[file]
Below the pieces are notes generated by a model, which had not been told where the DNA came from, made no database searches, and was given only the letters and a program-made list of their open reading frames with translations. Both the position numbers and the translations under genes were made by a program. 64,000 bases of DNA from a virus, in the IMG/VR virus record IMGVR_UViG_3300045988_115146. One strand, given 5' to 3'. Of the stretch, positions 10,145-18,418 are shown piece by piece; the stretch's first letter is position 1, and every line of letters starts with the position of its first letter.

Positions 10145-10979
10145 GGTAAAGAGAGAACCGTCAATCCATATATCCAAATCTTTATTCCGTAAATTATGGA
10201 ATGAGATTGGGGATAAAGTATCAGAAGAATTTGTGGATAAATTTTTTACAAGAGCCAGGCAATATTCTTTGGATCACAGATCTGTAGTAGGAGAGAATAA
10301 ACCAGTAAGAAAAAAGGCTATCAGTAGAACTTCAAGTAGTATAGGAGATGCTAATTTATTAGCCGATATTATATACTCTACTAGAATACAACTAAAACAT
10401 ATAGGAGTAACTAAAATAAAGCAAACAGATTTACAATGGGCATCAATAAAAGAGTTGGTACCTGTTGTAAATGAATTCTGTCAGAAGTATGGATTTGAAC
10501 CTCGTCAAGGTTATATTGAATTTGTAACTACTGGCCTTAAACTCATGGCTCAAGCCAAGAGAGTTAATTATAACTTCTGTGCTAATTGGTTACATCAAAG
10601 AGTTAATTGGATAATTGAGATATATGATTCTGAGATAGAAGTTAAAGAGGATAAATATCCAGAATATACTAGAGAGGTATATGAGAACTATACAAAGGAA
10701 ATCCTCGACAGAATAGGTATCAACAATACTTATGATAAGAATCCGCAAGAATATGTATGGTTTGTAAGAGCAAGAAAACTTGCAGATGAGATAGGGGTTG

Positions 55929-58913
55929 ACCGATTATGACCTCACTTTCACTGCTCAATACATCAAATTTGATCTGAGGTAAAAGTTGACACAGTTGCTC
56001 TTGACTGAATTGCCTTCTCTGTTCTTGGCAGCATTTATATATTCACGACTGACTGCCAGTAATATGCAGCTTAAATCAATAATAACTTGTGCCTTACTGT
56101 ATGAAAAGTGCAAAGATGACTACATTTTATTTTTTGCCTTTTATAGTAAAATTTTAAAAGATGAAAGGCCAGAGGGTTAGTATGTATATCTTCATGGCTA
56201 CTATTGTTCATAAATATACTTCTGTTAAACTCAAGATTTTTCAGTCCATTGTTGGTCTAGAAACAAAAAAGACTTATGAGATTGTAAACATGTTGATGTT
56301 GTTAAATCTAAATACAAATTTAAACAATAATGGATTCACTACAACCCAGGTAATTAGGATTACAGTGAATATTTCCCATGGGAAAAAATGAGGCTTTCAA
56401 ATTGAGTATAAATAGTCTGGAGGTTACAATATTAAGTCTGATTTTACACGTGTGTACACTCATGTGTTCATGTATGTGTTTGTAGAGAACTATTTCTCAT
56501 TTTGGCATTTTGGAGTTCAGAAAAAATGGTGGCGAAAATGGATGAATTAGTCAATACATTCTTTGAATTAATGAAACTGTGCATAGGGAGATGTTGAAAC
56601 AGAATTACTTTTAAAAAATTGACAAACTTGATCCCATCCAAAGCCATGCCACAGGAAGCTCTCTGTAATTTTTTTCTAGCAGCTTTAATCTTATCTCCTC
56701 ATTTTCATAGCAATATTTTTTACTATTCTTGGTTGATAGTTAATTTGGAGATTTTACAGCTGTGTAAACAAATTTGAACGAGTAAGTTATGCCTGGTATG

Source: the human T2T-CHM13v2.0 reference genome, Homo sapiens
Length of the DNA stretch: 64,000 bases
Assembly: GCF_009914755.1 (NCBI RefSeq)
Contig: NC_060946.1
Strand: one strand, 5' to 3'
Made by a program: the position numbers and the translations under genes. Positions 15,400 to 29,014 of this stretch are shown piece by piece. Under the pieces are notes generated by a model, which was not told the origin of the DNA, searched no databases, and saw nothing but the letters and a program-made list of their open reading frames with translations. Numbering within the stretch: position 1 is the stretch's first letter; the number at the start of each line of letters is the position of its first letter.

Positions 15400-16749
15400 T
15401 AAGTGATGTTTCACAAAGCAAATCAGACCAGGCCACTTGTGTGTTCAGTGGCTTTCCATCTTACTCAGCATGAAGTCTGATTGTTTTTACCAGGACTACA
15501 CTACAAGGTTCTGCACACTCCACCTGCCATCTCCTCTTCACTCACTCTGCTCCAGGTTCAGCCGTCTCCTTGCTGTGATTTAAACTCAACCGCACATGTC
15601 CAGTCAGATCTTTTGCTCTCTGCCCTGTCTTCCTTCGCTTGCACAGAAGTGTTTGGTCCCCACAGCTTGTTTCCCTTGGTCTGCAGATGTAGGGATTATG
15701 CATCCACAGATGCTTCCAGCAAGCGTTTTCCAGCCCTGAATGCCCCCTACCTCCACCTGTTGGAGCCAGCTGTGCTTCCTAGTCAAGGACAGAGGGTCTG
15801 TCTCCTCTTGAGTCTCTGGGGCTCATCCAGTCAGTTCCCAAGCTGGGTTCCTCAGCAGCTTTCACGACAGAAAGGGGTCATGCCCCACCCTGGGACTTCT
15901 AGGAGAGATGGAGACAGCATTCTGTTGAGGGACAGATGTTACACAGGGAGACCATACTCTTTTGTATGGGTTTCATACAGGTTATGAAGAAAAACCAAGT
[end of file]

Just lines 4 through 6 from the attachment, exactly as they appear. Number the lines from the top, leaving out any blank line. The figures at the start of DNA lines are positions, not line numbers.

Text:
10201 ATGAGATTGGGGATAAAGTATCAGAAGAATTTGTGGATAAATTTTTTACAAGAGCCAGGCAATATTCTTTGGATCACAGATCTGTAGTAGGAGAGAATAA
10301 ACCAGTAAGAAAAAAGGCTATCAGTAGAACTTCAAGTAGTATAGGAGATGCTAATTTATTAGCCGATATTATATACTCTACTAGAATACAACTAAAACAT
10401 ATAGGAGTAACTAAAATAAAGCAAACAGATTTACAATGGGCATCAATAAAAGAGTTGGTACCTGTTGTAAATGAATTCTGTCAGAAGTATGGATTTGAAC